by: Greg Suskin Updated:
YORK COUNTY, S.C. - A much-needed road repair project in Rock Hill is now going to cost millions more than first thought. It's thanks to a mistake during the budget process.
The project is the re-do of West White Street, near downtown Rock Hill.
White Street is part of York County's long-running Pennies for Progress effort. On Monday night, the York County Council approved an additional $3.2 million to keep the project going.
York County's one-cent sales tax has already revamped part of White Street, giving it new pavement, brick-lined sidewalks, trees and decorative streetlights. However, Phil Leazer, who oversees the road improvement program, said the next phase of the project is critical.
"White Street is a very narrow, two-lane road. A very old roadway that's in terrible, terrible shape," Leazer said.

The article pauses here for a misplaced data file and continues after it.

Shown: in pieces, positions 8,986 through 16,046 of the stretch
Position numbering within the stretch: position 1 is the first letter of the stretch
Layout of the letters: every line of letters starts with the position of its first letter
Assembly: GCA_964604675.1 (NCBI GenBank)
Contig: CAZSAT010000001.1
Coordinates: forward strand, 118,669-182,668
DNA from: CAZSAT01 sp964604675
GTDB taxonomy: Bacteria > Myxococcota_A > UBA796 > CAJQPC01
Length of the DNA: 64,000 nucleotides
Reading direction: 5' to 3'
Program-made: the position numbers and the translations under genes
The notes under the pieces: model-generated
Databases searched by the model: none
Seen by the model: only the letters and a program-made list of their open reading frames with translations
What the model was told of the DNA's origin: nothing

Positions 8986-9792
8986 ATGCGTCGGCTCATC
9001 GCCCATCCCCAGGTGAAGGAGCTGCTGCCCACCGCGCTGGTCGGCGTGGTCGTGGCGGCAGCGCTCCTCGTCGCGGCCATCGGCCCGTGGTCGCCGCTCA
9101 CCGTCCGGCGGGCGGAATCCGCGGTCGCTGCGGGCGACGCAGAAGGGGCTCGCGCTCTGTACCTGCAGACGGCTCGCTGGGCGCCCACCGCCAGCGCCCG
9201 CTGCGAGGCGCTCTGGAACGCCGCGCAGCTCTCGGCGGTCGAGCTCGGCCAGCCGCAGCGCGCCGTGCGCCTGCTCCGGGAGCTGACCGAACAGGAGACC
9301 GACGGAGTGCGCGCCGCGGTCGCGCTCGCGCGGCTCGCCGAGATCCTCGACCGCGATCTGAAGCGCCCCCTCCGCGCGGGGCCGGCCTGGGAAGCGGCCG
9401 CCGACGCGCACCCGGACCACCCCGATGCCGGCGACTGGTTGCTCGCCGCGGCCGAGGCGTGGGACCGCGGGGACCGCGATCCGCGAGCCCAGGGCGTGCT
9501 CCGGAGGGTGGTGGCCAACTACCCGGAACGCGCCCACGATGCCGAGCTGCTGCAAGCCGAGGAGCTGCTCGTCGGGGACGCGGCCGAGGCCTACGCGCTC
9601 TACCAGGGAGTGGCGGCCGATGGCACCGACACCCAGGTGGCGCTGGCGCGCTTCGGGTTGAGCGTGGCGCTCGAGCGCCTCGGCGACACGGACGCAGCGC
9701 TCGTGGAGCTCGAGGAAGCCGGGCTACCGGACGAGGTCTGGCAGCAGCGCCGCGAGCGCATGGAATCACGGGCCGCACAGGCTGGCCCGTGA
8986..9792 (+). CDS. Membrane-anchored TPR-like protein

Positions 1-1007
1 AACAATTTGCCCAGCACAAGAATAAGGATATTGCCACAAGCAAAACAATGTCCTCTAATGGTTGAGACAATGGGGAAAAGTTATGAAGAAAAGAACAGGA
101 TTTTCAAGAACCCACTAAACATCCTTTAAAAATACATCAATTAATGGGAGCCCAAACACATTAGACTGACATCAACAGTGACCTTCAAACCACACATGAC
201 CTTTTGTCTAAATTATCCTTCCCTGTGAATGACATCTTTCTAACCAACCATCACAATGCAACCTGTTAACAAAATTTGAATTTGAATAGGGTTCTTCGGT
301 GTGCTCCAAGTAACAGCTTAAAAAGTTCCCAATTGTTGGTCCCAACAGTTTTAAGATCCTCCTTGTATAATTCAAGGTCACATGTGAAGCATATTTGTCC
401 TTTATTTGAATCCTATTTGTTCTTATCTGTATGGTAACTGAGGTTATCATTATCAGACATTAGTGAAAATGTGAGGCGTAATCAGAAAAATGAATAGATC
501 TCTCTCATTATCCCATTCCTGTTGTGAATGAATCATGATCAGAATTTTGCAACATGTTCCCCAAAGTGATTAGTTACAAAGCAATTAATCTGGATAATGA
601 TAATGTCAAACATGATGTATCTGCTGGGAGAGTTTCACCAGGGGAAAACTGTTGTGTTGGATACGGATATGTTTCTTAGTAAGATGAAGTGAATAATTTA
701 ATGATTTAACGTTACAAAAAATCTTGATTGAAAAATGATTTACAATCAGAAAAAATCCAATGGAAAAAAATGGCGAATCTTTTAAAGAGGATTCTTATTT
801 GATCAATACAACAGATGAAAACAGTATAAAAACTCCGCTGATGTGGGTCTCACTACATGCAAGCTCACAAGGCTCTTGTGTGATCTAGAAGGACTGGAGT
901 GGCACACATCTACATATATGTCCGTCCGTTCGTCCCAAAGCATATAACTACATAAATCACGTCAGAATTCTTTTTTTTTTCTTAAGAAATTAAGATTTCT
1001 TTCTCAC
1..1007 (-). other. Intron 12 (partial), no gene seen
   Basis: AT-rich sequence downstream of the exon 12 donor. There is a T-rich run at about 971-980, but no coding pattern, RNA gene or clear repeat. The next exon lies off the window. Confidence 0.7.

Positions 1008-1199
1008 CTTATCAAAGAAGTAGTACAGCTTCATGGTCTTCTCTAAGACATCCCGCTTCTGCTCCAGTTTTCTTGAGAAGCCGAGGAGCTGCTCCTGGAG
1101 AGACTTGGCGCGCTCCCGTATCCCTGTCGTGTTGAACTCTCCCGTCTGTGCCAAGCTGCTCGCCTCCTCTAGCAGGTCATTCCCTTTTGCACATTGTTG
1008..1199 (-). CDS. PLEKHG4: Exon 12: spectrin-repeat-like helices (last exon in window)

About a mile of West White Street runs through the oldest and once-most-traveled part of downtown Rock Hill. Today, much of it is a mess.
Aaron Howerton lives just a few feet away.
"It's one of the worst ones in this area, I know that. It's definitely got to be the worst," he said.
Leazer said an oversight during the budgeting process caused planners to leave out
more than three million dollars in expected costs from the project.
"York County staff was working towards a $5.9 million construction and utility budget, and we just didn't include the right of way and design like we should have," he said. "It was just an oversight."
The project's actual total cost will be $9.1 million, Leazer said.
Leazer said most of the extra money to make up the difference will come from $15 million in savings from other projects, and left-over stimulus money.
The massive new Highway 21 bridge over the Catawba River was a $20 million project that required only $3 million from county Pennies for Progress funds. Federal money paid for the bulk of it, and that left savings to put toward other projects.
Now that county council has approved the extra money for the next phase of the White Street project, construction should begin in three weeks.
Leazer said of 23 projects slated for the second go-around of Pennies for Progress, which started in 2003, 15 have been completed.
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